5. Mel, that's very interesting. I think it's possible my doctor did consult with some others in her field, including her mentor from medical school, but I didn't have the benefit of a kind of diagnostic committee, which is what your system almost sounds like to me. I'm a big fan of doctors working together and sharing information and bouncing ideas off one another. I don't think that happens enough in the U.S. As a former writer and editor, I believe in the benefits of many brains working with each other to come up with more and better ideas.

  6. It is very frustrating that this whole thing is a complete mistery. I have been doing well since my last shunt surgery back in September, just the occasional pressure and really as ringing, but no major episodes thank God! What brought me some comfort was that I had the Vallium at an arms length if I needed it. I am however a few weeks pregnant with our second baby. We are thrilled, but also scared about what would happen if I had an episode right now. That kind of medication is not good for me to take right now. I just hope that my Dr.'s won't give up on me and we can come up with different solutions if something should happen.

  7. Hi Tara ..during both my pregnancies I was taking Stemetil night and morning this helped me get through the first pregnancy with only mild vertigo ..when this baby was 2 years..the vertigo and vomiting became much worse and the op that was suggested was to decompress a sac in the inner ear.. for me this kept the severe attacks at bay for many years with just mild vertigo sensations from time to time..I was advised to continue the Stemetil and 3 months after the sac surgery I was expecting my second baby..
    These "babies" are now in their early 30's but were "perfect" in spite of the fact I had to take Stemetil.. I hope you have a wonderful pregnancy and birth.

  8. I got wind of something interesting this week... I posted a question on a web site for an ophthalmologist in Colorado about my nystagmus and the prism lenses, and their replies have me on a new track of exploration.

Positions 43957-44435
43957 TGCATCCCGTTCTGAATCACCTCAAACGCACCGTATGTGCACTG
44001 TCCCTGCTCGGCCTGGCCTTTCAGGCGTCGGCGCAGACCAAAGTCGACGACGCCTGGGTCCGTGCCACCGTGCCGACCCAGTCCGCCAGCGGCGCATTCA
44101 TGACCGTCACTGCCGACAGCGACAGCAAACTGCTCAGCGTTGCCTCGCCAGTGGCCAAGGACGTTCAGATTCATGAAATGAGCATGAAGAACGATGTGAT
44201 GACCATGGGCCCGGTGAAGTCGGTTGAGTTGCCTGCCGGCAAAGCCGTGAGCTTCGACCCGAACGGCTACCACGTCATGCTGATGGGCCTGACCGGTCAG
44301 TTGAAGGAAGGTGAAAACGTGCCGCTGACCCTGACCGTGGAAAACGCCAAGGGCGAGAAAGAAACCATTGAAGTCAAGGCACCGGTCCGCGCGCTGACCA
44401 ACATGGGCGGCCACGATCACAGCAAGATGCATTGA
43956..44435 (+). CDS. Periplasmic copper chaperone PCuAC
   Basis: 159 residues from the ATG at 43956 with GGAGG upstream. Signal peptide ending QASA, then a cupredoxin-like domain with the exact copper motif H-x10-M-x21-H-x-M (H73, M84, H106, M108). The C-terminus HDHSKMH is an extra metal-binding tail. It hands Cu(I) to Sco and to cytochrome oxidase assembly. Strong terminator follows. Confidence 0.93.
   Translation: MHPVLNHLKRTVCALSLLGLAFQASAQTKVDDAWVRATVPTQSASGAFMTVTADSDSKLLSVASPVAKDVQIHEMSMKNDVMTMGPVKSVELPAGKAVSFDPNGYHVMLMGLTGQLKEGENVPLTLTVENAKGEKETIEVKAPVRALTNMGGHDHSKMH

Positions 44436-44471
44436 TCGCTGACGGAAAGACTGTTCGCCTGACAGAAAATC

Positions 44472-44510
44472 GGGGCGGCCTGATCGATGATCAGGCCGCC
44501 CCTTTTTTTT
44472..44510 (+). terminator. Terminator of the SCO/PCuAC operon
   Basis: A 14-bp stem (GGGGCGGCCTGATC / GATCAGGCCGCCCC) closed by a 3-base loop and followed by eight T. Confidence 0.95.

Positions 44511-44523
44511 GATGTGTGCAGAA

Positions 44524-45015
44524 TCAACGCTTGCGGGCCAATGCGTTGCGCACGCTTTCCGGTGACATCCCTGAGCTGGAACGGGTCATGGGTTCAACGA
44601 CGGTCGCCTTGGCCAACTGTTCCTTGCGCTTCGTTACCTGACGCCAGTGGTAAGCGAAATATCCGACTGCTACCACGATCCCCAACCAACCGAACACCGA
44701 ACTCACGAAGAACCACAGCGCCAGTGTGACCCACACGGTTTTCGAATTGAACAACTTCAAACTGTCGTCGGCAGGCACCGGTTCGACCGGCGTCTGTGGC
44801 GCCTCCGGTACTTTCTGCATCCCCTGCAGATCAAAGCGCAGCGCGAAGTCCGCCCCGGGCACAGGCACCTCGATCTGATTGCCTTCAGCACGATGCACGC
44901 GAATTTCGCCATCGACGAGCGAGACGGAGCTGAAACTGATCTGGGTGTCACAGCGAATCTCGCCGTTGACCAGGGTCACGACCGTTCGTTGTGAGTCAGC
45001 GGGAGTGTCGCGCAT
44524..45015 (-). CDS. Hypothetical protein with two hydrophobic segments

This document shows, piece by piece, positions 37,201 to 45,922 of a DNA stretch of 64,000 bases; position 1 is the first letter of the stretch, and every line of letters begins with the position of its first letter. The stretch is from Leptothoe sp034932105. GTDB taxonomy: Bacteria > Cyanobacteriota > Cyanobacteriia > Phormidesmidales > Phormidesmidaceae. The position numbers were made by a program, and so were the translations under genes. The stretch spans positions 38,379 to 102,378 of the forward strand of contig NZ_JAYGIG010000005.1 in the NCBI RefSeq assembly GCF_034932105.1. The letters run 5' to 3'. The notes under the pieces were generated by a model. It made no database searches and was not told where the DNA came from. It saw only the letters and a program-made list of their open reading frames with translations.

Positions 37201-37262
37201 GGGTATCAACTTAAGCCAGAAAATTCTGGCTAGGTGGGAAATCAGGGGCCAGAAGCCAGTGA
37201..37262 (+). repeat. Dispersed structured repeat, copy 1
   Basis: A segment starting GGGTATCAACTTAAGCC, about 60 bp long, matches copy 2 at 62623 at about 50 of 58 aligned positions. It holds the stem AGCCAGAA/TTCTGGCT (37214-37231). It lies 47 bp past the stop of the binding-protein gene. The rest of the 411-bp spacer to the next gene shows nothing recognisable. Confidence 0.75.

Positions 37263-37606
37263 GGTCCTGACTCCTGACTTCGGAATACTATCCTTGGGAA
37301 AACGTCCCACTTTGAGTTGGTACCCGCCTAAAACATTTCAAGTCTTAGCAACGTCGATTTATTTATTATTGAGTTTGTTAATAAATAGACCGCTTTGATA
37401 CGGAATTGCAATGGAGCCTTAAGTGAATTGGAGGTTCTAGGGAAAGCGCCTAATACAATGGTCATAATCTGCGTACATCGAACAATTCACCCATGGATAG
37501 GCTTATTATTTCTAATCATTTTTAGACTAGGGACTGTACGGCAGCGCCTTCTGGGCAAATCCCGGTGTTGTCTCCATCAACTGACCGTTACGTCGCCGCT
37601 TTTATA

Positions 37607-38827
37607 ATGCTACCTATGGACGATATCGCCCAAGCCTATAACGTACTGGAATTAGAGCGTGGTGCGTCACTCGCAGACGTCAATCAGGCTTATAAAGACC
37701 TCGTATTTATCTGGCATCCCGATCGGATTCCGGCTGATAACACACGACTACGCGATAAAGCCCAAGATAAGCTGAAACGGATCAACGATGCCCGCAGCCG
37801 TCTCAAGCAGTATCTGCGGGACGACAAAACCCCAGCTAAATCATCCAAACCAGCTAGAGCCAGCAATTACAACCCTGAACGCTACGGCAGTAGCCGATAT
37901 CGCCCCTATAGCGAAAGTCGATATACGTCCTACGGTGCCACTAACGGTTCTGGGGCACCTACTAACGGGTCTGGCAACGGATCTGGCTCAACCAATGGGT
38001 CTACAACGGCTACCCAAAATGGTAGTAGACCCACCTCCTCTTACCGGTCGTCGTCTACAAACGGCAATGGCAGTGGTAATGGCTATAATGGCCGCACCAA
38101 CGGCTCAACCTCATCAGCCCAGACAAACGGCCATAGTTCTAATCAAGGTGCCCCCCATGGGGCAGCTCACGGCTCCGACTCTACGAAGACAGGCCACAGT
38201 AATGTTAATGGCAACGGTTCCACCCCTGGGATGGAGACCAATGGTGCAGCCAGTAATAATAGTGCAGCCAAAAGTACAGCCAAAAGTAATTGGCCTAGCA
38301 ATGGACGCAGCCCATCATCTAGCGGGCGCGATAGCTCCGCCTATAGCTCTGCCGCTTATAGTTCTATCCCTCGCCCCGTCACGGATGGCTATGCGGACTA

They were talking about the visual component of vertigo and different physical therapy exercises that can help the body compensate. Here's some of what they told me:

    "One of the things that I feel is important is adding motion to the activities. By that I mean after tracking objects you track with your head in motions like you described, then move on to tracking and focusing with your body in motion, then adding the challenge of varying postural balancing while doing the above. Beyond that other perceptual strains (like noise and mental processes like math) are added to overload the system. When you can deal with high levels of sensory input and function well you can usually overcome the symptoms. You may see it referred to as visually-related motion sickness, See Sick Syndrome(SSS), or Neuro-Ocular-Vestibular Dysfunction and a few other names."

  9. Hi Peggy,
    that is really interesting about sensory input overloading the system. I'll have to discuss that in a future post

  10. David: I know, right?? I was pretty excited to see that, because it sounds exactly right for how I've been feeling. Those are precisely the things that make me dizzy, and I'm now realizing they are the very things I need to practice to keep the adjustment going.

  11. Mel, thanks! I will be asking my Dr. about that drug.

  12. I'm danish, so my english isn't perfect. I have a little story about meniere's and acupuncture. Before I write it, someone has to tell me if this thread is still alive, and if not, where should I write?

    1. Yes, the thread is alive. Go ahead! :)

  13. Hi Arne,
    You can write here I'll see it.

  14. Hi everyone,
    I have exchanged a couple of emails with David now, but after reading the comments here, I felt compelled to add to them. The EN&T Dr. I'm currently seeing only does the following-Starts with 1 week of Triamterene, keeps me on Meclizine. Since that didn't do anything other than maybe lessen the severity of the 2-6 spells I experience daily, he immediately began Decadron injections. He said in my very first visit with him that he has NEVER had to give more than 3 injections to any of the MD patients he has treated. After my 2nd injection, he upped my Meclizine from 3x daily to every 4 hrs., and has me on 5mg Valium twice daily (I actually only am doing once now at bedtime to help me sleep through the spells I got at night). I since have had my 3rd injection in 3 weeks, and am now going for #4 Monday. I am his first MD patient that has had to have a 4th. He also told me during my 1st visit that he refuses to do any of the surgeries, nor will he do anything other than the DEX injections. Guess it's time to see a different Dr.? I'm thinking of seeing the only Neurotologist in the Albany, NY region. It's about a 40 mile ride for my wife and I (still not driving yet) but maybe it will be worth the trip?